How to Repair a Windows 7 System with an Installation Disc


You can never have too many Windows repair discs. A previous tip showed how to obtain a full Windows 7 installation disc for use in repair. Here is how to use the installation disc to run System Recovery Options to fix problems.

Be sure that the DVD you are using is for the same edition of Windows 7 that you are trying to repair – for example, Windows 7 Home Premium, 64-bit or whatever specific version that you have. A full installation disc can be used for repair even if you have an OEM system. No product key is required in this process.

  1. Put the disc in your optical drive and restart to boot from the DVD. You may have to change the boot settings in your BIOS if booting from a CD/DVD is not enabled.  (See how here.) Watch for the  “Press any key to boot from CD or DVD” message.
  2. On the "Install Windows" screen, make the appropriate selections for language, time, and keyboard, and then click “Next”.
  3. On the next screen, click “Repair Your Computer”. Do not click "Install now"
  4. In “System Recovery Options”, select which operating system you want to restore if any are listed. It will be blank in many systems with only one operating system.
  5. Click “Next”.
  6. The “System Recovery Options” screen shown below will open.
  7. Select “Startup Repair” or whichever option you wish to apply.

WIndows 7 System Recovery Options

More information about Windows 7 repair functions
A series of articles with many details and screenshots for using the Windows 7 repair functions are at Windows SevenForums, Here are several worth checking out:

Get your own favorite tip published! Know a neat tech tip or trick? Then why not have it published here and receive full credit? Click here to tell us your tip.

This tips section is maintained by Vic Laurie. Vic runs several websites with Windows how-to's, guides, and tutorials, including a site for learning about Windows and the Internet and another with Windows 7 tips.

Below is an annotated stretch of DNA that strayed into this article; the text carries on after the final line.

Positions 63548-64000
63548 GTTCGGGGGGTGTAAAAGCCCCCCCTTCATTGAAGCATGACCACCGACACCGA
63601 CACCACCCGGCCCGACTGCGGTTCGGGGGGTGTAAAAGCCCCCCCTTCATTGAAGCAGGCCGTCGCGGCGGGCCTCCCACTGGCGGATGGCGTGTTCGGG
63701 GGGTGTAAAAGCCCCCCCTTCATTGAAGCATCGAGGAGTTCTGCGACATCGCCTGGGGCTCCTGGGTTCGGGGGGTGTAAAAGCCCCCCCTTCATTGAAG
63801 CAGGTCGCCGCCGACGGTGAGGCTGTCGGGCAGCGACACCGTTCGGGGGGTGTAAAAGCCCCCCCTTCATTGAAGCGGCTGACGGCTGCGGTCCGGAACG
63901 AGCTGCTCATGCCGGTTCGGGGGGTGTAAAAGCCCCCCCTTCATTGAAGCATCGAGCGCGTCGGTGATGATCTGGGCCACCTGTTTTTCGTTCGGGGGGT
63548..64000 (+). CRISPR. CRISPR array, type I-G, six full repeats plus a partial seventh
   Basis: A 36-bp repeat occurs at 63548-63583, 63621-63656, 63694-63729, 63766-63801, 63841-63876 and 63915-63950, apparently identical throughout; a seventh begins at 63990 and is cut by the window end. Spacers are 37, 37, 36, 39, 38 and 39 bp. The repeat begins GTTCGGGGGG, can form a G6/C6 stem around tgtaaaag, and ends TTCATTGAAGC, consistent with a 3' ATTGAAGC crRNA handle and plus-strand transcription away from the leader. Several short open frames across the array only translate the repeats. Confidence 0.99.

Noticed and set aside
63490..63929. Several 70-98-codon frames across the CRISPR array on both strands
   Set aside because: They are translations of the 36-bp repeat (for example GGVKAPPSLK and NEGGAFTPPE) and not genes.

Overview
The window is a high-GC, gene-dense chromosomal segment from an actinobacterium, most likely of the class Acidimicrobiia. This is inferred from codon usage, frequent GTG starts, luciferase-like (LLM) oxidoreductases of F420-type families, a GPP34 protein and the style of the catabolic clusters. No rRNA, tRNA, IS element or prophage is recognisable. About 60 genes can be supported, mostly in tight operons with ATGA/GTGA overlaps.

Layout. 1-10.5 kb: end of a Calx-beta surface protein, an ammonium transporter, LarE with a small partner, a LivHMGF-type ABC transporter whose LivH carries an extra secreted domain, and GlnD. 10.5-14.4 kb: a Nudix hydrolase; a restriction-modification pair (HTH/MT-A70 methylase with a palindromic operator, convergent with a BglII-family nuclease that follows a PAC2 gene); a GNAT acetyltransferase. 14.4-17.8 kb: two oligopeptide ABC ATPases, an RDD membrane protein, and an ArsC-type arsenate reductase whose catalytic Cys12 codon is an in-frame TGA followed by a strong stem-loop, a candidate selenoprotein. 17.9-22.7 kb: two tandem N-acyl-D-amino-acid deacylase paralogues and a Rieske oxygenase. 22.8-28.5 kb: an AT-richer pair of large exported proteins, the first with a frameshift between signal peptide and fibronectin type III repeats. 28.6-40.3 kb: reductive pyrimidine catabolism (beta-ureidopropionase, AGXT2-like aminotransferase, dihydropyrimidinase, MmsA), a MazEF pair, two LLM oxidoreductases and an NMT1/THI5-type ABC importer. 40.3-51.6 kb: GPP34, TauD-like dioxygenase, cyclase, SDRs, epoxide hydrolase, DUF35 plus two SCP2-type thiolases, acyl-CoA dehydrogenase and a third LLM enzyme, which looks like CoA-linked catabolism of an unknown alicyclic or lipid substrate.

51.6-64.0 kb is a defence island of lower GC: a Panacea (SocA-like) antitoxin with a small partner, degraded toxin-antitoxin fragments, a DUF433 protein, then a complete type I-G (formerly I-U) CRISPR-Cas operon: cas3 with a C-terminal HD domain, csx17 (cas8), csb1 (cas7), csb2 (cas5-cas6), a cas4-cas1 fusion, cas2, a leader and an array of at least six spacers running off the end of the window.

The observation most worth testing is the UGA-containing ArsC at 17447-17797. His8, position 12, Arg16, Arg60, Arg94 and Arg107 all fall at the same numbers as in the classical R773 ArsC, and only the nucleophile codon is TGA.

Click here for more items like this. Better still, get Tech Tips delivered via your RSS feeder or alternatively, have the RSS feed sent as email direct to your in-box.

Please rate this article: 

Your rating: None
Average: 3.2 (80 votes)


This is not a repair of the system at all. This is a startup repair. Only for if your PC is not booting properly. We have not been able to repair the Operating Systems via boot since Windows XP. The startup repair will ONLY fix startup problems. The title of the article should be changed because the wording advertises something that used to be possible, and no longer is. Should be titled something like "resolving startup problems". When you title it "Repairing Windows 7 System" you are stating that this repairs the Windows 7 Operating System. It does not.

hello sir
windows repair utility command
need help

I have created the repair disc, though upon start it loads a bunch of things then says disk checking will start in 10 seconds and loads windows...
How do I make the repair disc do anything when i restart the computer?


I downloaded Windows 7 Home Premium 64 bit .iso install program 3.1 GB and I need to know how to transfer it to a USB flash drive. I copied it directly to flash drive and although it tried to load on boot it showed an error.

Also to re-install Windows 7 will you need to know the KEY? If so is a program available to find it on my HP computer. I had a program on my Windows XP computer that would find it.

Thank You

"Startup Repair" seems to be incorrect, or at least misleading. To me it implies it is only going to repair files used during startup, since it says, "Startup Repair".

Does it not actually completely restore ALL operating system files?

Isn't the repair screen that comes up the same as the bootable repair disk you can make once Windows 7 is installed? If not, it is very similar in function to a repair disk, which is an abbreviated version of Microsoft's Diagnostic and Repair Toolkit (DaRT) software, from which you can make a more full-featured repair disk, if you are able to find a source for it.

I believe Microsoft only sells it to "professionals" (OEMs, repair people, administrators and such), and it is quite costly. If you look around on the internet, you may be able to find viable a source for us "ordinary" folks. It comes in either 32 bit or 64 bit versions, and the Vista and Windows 7 versions are different. I don't know about Windows 8, but I would guess there is probably discrete versioning for it as well. The XP version is called ERD (Emergency Repair Disk) Commander which works for both XP 32 bit and 64 bit, as I recall.

thanks for the refresher. i know this works correctly. i did this repair about six months ago on a win7 homeprem..didnt take long and now it works as it should.

I thought you could get to the same screen without the CD
Boot F8 > choose Repair my Computer No?

Sometimes there are boot or other problems that require the use of an external medium.